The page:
Interpretation systems plan for the Dearne Valley, Yorkshire, UK

Dearne Valley, Yorkshire, UK

Commissioned by the Dearne Valley Landscape Partnership to develop an interpretation systems plan for the Dearne Valley. Planning involved asset audit and evaluation, visitor analysis, development of LFD objectives, development of the main interpretive theme, program themes and sub themes, story boards, media and exhibit plans, conceptual designs, budgets and implementation plan for 32 sites.

The Dearne Valley is an area of South Yorkshire along the River Dearne. It encompasses the towns of Wombwell, Wath-upon-Dearne, Swinton, Conisbrough and Mexborough, the large villages of Ardsley, Bolton on Dearne, Goldthorpe, Thurnscoe, Darfield, Stairfoot and Brampton Bierlow, and many other smaller villages and hamlets.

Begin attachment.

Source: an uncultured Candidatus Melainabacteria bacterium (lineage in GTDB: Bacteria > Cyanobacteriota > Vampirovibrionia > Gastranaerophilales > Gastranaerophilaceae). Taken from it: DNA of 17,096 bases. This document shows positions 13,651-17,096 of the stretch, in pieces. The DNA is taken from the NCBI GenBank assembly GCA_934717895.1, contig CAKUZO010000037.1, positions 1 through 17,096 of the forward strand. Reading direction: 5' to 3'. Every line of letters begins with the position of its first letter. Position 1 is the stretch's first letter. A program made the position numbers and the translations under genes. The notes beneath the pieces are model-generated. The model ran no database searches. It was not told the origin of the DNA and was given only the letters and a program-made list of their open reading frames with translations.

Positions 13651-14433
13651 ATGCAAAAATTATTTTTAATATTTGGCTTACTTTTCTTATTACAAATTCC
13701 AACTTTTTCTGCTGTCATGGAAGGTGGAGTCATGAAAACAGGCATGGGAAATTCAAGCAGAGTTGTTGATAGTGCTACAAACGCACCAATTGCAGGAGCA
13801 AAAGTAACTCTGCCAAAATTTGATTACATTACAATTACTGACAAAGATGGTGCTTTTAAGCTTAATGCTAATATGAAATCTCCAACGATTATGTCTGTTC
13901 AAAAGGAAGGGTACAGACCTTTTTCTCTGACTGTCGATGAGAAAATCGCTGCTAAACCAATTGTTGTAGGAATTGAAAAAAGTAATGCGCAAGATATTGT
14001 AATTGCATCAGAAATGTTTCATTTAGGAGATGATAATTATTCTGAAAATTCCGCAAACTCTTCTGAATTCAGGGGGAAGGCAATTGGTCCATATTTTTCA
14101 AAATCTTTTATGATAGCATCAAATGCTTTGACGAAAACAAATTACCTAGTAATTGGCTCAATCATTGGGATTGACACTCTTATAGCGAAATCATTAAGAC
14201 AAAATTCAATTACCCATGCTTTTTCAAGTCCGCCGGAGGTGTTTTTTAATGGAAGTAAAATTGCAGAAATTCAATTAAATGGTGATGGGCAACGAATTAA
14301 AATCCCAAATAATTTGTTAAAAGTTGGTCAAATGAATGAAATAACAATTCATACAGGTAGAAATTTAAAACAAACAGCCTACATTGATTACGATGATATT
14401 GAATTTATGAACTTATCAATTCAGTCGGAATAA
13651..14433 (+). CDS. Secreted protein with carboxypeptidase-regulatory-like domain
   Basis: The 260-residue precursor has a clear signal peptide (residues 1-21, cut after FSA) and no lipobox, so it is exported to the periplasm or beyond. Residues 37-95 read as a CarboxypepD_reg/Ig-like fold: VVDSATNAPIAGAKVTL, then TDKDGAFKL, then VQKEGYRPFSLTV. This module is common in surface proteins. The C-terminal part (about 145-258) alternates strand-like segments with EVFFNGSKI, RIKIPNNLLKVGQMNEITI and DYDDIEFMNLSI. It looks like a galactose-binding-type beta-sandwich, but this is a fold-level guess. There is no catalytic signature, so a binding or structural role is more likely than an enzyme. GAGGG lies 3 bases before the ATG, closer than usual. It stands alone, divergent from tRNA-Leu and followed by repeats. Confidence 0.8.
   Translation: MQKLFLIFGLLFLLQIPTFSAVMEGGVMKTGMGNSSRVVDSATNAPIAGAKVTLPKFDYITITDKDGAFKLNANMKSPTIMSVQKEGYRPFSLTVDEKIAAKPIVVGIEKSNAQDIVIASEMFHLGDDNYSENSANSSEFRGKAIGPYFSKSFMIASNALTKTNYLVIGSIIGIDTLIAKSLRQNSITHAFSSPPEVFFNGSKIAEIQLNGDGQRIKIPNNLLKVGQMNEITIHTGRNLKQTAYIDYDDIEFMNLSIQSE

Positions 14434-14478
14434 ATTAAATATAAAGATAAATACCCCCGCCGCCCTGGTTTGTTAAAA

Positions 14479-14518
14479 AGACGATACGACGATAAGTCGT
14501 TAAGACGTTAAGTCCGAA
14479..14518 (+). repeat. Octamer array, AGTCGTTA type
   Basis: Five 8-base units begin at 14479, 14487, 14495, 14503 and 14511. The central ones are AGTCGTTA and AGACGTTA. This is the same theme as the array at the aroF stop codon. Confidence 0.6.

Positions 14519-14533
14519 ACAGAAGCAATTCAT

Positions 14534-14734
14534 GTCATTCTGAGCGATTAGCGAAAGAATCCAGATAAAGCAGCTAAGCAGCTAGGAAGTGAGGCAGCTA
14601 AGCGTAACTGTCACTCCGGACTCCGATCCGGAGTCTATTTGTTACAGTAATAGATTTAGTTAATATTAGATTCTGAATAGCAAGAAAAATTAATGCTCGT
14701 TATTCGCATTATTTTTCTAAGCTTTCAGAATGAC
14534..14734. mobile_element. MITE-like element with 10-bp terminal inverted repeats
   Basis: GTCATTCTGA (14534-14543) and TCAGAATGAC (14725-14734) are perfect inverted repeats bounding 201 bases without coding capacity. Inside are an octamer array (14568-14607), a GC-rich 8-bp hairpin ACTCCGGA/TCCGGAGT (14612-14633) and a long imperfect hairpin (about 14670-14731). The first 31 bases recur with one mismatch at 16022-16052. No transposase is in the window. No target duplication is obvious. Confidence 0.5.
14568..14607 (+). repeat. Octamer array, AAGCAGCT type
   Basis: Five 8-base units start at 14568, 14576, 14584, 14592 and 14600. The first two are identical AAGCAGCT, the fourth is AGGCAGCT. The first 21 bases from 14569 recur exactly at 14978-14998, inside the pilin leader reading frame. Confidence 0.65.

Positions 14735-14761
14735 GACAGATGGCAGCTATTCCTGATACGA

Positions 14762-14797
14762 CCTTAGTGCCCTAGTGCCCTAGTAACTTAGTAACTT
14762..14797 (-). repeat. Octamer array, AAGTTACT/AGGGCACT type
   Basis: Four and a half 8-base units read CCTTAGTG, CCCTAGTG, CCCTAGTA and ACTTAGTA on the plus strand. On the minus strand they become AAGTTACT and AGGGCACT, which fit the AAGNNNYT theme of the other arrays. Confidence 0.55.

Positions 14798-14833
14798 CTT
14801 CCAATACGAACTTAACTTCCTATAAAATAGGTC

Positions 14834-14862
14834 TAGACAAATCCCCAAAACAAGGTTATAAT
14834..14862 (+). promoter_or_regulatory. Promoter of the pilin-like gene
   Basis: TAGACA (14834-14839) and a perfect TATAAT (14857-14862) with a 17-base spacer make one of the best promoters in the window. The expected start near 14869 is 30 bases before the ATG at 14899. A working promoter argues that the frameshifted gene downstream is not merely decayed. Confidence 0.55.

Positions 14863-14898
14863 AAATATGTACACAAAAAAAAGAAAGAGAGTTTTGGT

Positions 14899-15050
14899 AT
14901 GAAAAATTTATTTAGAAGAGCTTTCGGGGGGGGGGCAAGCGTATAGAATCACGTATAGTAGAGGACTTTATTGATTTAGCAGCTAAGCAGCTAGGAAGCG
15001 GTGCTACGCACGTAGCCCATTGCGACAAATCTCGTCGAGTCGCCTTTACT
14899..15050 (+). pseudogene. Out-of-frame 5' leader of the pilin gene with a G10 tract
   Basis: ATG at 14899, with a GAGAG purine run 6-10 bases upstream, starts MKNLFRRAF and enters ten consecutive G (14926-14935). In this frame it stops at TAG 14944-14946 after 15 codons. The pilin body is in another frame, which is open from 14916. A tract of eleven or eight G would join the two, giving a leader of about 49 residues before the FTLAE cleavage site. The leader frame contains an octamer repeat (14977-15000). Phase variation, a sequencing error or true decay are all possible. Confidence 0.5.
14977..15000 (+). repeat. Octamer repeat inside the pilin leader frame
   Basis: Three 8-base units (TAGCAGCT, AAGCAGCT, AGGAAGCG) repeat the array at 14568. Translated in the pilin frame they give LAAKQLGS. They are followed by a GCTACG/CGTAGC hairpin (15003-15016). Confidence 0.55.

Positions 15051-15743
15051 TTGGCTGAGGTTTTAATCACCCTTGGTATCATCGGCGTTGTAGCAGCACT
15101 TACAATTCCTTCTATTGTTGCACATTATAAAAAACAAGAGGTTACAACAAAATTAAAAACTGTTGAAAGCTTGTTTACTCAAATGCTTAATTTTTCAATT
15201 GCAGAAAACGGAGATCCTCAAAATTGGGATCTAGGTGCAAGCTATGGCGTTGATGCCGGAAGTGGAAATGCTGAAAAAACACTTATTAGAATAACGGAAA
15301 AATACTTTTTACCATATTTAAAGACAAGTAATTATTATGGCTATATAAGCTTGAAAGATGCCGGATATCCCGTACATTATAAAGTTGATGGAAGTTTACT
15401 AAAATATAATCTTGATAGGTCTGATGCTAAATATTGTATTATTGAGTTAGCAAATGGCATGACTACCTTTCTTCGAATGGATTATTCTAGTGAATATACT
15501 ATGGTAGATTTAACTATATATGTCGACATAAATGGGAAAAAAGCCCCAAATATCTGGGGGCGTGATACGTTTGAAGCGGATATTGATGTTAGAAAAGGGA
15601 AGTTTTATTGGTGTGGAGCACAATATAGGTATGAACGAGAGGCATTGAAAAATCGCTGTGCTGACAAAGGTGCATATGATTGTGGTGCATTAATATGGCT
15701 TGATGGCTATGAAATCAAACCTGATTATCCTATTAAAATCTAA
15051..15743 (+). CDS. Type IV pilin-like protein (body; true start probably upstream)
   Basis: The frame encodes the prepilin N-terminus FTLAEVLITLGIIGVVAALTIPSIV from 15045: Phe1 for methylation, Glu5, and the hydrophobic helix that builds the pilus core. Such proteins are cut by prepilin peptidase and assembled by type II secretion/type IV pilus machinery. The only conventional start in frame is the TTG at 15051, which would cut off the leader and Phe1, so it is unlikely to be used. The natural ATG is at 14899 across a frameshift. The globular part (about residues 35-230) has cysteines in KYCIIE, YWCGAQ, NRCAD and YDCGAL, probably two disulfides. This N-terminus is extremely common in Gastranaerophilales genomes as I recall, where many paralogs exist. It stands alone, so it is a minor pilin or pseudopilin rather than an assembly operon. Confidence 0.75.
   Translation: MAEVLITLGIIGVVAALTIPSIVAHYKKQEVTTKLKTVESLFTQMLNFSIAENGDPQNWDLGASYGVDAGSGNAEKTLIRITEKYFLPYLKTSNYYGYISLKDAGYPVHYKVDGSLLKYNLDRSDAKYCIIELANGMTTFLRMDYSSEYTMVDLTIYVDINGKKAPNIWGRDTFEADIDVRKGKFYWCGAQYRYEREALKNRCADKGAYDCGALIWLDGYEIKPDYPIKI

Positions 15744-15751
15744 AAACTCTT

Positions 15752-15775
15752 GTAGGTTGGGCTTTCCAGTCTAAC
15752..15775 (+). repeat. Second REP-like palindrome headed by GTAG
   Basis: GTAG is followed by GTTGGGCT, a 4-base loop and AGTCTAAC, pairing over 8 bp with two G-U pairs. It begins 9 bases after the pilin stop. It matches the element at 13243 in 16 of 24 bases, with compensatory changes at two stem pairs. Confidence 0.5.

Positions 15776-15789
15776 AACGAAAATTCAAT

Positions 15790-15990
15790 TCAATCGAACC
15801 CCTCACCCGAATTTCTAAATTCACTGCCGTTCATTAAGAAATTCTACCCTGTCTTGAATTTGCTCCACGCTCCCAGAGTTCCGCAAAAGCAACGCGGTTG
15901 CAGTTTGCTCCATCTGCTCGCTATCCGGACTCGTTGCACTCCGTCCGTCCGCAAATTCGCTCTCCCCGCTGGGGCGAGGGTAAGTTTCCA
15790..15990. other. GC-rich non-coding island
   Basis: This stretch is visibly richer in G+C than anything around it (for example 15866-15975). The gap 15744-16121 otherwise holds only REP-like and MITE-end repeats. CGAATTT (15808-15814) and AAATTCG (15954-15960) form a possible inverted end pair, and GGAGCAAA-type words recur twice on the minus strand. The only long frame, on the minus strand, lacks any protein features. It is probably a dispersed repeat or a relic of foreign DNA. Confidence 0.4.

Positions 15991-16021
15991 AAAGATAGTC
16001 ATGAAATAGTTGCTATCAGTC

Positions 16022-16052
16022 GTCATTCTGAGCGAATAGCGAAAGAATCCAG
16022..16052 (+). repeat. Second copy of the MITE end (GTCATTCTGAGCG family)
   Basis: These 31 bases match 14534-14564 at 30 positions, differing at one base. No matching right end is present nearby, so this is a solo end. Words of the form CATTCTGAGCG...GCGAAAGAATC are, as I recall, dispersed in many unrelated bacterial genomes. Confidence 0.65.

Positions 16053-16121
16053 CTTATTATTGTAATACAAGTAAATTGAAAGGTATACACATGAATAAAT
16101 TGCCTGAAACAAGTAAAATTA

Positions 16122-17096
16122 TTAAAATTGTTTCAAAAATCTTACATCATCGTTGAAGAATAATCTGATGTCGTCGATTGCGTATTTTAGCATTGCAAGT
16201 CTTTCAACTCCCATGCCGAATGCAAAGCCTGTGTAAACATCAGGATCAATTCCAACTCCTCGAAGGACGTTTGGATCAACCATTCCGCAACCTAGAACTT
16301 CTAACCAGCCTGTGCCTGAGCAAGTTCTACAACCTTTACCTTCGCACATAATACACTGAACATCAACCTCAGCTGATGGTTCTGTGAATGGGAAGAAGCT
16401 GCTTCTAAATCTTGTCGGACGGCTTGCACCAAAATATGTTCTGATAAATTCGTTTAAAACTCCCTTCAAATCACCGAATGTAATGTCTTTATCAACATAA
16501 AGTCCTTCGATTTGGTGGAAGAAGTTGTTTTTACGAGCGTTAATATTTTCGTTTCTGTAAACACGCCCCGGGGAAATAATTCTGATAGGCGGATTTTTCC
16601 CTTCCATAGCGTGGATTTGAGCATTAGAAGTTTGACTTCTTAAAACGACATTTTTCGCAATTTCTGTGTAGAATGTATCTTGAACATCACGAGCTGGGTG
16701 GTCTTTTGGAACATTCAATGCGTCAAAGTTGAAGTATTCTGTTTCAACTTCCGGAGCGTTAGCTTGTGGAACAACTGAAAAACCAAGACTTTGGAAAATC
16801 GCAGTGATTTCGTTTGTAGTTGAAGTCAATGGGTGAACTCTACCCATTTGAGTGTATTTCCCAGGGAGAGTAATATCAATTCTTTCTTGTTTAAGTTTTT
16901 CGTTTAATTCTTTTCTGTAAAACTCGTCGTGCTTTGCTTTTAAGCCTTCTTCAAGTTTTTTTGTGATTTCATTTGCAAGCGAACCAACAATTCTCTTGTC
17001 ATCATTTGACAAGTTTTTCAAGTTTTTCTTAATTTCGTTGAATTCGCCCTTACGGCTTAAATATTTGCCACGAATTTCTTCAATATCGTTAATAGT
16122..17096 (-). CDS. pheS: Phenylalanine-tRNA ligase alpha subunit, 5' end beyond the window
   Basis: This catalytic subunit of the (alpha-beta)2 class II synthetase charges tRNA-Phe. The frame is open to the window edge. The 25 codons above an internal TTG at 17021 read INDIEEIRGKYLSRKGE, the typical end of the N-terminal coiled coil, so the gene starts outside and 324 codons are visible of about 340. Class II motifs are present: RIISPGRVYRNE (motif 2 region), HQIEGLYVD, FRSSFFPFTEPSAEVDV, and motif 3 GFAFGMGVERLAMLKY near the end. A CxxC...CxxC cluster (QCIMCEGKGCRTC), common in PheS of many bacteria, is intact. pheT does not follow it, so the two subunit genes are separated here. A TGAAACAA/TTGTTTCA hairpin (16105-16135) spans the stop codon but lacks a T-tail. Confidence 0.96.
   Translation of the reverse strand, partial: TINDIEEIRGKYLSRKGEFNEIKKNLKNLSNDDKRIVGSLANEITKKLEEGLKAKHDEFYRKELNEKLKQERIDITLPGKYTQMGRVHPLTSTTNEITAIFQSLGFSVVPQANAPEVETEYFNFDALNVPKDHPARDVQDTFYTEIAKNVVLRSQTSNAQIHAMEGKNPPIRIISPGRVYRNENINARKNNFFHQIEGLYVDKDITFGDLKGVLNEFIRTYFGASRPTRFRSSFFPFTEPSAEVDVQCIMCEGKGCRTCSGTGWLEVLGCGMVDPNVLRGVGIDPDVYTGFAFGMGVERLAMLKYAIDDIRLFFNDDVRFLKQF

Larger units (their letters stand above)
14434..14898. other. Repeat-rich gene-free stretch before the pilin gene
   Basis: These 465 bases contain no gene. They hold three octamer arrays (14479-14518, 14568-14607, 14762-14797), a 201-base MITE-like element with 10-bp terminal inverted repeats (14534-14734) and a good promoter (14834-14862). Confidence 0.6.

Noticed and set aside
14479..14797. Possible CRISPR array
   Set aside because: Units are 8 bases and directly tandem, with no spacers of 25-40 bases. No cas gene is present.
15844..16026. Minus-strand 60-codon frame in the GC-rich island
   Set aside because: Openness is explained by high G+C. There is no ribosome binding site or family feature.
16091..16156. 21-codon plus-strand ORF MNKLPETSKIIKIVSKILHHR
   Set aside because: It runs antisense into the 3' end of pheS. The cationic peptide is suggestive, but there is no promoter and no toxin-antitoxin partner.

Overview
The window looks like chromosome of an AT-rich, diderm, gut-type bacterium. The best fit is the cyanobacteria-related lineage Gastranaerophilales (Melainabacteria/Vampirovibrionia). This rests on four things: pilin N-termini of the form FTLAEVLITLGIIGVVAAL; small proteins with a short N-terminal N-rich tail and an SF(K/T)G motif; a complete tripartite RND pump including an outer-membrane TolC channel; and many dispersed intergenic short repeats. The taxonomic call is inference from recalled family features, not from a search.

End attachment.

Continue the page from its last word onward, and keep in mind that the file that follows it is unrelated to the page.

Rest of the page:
In 1995 the area became a regeneration area, as it had suffered much from the sudden decline of the deep coal mining industry in the 1980s. In the 2011 census the ONS-identified Barnsley/Dearne Valley built-up area had a population of 223,281, however this region includes Barnsley and certain other smaller towns and villages that might not historically have considered themselves a part of the Dearne Valley.

Many high-grade coal seams, including the prolific Barnsley seam, lie close to the surface in this area. This meant that by far the most prevalent industry in the area was deep coal mining, indeed much of the economic activity of the region was either directly related to, or reliant on this industry. It was home to the Oaks viaduct, the largest man-made rail bridge in Britain until its demolition in 1965.

In the latter half of the 20th century the industry was declining and becoming deeply unprofitable, but was kept alive by government subsidy. As early as the 1960s local politicians voiced concerns about the high level of reliance of the economy of the area on one single industry. In the 1980s there was a marked change of government economic policy: unprofitable heavy industry was no longer to be subsidised. This caused the collapse of the mining industry, with a knock-on effect in many other local industries, leading to much local hardship.